academic environmental studies   macalester college
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Cleaning Our Toxic Nation

Introduction
History of Superfund
Details of Superfund Act
Current State of Program

Criticisms of Program

Hudson River Case Study

Possible Solutions
References & Links

 

Comments and questions to:
cmcconnell@macalester.edu




Cleaning Our Toxic Nation

The viability of the Superfund program for remediating toxic waste sites


Introduction

In our current political climate, environmental issues hold a prominent place among policy issues being addressed. As a society, we have reached a point where our drive for progress and technological advancement is having devastating effects on our environment. At the same time, we have the knowledge and the technology to remedy many of the problems we create. In this era when we cannot even predict the effects many of the technologies we are creating will actually have, environmental remediation has become an important government mandate. Citizens have come to expect the government to monitor toxic waste and clean up any potentially dangerous pollution sites caused by industry and our ever-present movement “forward”. Throughout the past three decades, the United States has formulated a program to deal with toxic waste sites throughout the country. In 1980, Congress passed the Comprehensive Environmental Response Compensation and Liability Act (CERCLA), more commonly referred to as the Superfund Act. Since that time, politicians have struggled to find the proper and most effective way to finance and enforce CERCLA.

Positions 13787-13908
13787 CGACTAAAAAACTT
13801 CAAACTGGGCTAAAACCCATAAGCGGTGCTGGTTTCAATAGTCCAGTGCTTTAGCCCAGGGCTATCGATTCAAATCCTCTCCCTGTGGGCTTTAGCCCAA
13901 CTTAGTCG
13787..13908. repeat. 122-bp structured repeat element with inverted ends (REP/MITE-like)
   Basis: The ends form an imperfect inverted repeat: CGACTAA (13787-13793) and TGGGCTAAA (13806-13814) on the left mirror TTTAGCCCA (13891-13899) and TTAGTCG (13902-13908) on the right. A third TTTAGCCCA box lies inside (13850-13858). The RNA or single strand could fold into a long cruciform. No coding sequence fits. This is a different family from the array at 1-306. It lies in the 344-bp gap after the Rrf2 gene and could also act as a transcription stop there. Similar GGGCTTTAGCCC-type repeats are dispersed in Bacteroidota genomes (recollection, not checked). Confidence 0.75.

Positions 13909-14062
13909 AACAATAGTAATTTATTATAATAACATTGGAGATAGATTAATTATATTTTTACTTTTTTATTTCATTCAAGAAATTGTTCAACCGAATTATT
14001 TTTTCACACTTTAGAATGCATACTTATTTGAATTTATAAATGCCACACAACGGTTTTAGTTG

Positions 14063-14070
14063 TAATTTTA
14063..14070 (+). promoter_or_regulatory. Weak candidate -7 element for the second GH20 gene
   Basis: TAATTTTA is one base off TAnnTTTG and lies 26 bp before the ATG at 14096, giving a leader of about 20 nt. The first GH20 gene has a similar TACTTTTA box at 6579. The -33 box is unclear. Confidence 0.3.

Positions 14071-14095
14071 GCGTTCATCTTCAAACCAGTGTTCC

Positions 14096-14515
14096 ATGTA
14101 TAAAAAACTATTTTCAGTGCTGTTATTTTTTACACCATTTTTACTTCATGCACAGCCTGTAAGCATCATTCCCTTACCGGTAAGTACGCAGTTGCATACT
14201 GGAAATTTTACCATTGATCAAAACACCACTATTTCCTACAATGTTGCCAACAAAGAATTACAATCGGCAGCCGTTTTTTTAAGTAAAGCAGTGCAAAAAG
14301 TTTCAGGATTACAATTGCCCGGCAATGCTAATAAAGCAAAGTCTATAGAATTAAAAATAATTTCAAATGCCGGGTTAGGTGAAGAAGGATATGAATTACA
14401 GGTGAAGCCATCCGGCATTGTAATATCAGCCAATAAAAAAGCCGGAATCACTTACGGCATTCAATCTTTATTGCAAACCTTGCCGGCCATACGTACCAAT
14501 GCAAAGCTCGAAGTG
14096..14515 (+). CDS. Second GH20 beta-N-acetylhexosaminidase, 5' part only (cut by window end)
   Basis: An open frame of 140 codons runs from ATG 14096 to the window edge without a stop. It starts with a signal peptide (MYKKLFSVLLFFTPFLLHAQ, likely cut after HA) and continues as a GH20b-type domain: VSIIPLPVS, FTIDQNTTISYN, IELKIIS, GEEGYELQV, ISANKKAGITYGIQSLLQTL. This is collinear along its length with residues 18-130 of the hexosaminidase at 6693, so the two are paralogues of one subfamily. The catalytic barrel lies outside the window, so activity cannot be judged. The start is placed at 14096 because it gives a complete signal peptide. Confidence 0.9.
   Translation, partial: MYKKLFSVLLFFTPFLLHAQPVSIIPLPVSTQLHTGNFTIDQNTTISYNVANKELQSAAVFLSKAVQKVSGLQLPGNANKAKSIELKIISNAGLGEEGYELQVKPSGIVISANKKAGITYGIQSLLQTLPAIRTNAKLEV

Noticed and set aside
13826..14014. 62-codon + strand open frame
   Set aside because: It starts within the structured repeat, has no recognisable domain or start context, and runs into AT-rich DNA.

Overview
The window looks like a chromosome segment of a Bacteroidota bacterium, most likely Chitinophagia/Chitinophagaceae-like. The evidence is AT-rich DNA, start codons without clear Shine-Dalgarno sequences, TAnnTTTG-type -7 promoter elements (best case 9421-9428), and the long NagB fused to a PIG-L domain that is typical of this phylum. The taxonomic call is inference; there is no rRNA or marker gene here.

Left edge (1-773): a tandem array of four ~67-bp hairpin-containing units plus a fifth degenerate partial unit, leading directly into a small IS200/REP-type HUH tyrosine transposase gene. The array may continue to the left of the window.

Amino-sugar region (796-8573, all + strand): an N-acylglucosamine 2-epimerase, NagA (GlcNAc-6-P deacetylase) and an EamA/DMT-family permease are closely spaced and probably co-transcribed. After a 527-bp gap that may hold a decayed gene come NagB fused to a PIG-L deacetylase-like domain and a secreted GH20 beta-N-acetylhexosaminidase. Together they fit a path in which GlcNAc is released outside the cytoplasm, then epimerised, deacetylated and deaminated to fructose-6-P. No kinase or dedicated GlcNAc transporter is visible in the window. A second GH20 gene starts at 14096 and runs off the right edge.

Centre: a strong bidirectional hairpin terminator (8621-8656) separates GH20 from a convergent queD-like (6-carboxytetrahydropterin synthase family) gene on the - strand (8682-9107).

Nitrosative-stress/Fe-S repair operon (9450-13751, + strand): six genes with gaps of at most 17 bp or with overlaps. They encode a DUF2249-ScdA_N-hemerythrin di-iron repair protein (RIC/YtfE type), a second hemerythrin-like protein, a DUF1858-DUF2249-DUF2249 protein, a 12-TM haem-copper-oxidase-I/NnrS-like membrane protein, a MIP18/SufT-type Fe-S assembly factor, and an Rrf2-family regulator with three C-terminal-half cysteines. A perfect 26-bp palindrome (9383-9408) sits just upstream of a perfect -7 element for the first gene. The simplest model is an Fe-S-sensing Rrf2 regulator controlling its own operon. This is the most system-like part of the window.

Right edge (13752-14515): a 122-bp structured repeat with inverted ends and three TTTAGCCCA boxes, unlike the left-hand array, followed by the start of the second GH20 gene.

A majestic river scene

In the United States, this issue has been framed by society as a problem of industrial giants carelessly polluting the environment, with community members paying the price decades down the road with extreme health effects, and a compromised living space. Since the 1980s the Environmental Protection Agency (EPA) has had the responsibility of keeping track of serious toxic contamination and forcing corporations to pay for their crimes against the environment. After almost three decades with the same program for cleaning up waste sites, Congress is now considering revamping Superfund legislation. Many politicians are questioning the viability of our system for dealing with industrial polluters, and with the number of toxic sites growing much faster than the budget for cleaning them up, creative solutions are needed. One in four Americans lives within four miles of a Superfund site. With any luck, and perhaps some hard work from our nation’s politicians and citizens, this statistic could change.

                      An EPA Superfund sign photo by fantail media

In this website, you will find information about the history of the Superfund program, many of the criticisms against it as well as arguments in its support, and current ideas for revamping the program. In addition, I will discuss the Hudson River Superfund site, where the General Electric Corporation (GE) has been ordered by EPA to dredge contaminants from a 40-mile stretch of the river. EPA considers this a Superfund success story, and yet to this day no contaminants have actually been removed from the river. This case study will help illuminate both the flaws and the productive aspects within the Superfund program.

 

Last updated:  4/30/2007

 




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